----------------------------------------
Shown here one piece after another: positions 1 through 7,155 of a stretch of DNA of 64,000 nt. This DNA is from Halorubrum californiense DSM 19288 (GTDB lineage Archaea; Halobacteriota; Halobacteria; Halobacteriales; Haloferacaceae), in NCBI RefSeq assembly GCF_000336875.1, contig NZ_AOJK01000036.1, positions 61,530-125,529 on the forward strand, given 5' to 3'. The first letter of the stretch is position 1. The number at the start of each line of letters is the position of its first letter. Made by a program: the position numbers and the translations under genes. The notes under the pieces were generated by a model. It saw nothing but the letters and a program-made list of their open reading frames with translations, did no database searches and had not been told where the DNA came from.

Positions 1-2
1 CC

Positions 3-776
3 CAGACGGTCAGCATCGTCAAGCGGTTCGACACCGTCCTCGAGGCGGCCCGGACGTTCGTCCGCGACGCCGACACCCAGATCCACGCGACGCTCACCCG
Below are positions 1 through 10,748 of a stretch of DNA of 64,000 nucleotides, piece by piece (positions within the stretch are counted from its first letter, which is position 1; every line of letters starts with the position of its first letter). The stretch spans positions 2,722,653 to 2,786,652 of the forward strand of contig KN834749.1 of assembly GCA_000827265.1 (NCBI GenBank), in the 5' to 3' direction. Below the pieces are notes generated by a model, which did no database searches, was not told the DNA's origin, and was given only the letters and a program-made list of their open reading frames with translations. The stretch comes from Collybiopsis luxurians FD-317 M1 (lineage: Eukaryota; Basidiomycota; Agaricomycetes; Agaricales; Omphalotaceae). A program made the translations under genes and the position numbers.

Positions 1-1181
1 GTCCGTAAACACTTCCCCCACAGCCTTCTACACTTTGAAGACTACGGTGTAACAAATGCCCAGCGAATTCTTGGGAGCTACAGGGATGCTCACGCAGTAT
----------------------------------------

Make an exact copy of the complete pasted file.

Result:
Shown here one piece after another: positions 1 through 7,155 of a stretch of DNA of 64,000 nt. This DNA is from Halorubrum californiense DSM 19288 (GTDB lineage Archaea; Halobacteriota; Halobacteria; Halobacteriales; Haloferacaceae), in NCBI RefSeq assembly GCF_000336875.1, contig NZ_AOJK01000036.1, positions 61,530-125,529 on the forward strand, given 5' to 3'. The first letter of the stretch is position 1. The number at the start of each line of letters is the position of its first letter. Made by a program: the position numbers and the translations under genes. The notes under the pieces were generated by a model. It saw nothing but the letters and a program-made list of their open reading frames with translations, did no database searches and had not been told where the DNA came from.

Positions 1-2
1 CC

Positions 3-776
3 CAGACGGTCAGCATCGTCAAGCGGTTCGACACCGTCCTCGAGGCGGCCCGGACGTTCGTCCGCGACGCCGACACCCAGATCCACGCGACGCTCACCCG
Below are positions 1 through 10,748 of a stretch of DNA of 64,000 nucleotides, piece by piece (positions within the stretch are counted from its first letter, which is position 1; every line of letters starts with the position of its first letter). The stretch spans positions 2,722,653 to 2,786,652 of the forward strand of contig KN834749.1 of assembly GCA_000827265.1 (NCBI GenBank), in the 5' to 3' direction. Below the pieces are notes generated by a model, which did no database searches, was not told the DNA's origin, and was given only the letters and a program-made list of their open reading frames with translations. The stretch comes from Collybiopsis luxurians FD-317 M1 (lineage: Eukaryota; Basidiomycota; Agaricomycetes; Agaricales; Omphalotaceae). A program made the translations under genes and the position numbers.

Positions 1-1181
1 GTCCGTAAACACTTCCCCCACAGCCTTCTACACTTTGAAGACTACGGTGTAACAAATGCCCAGCGAATTCTTGGGAGCTACAGGGATGCTCACGCAGTAT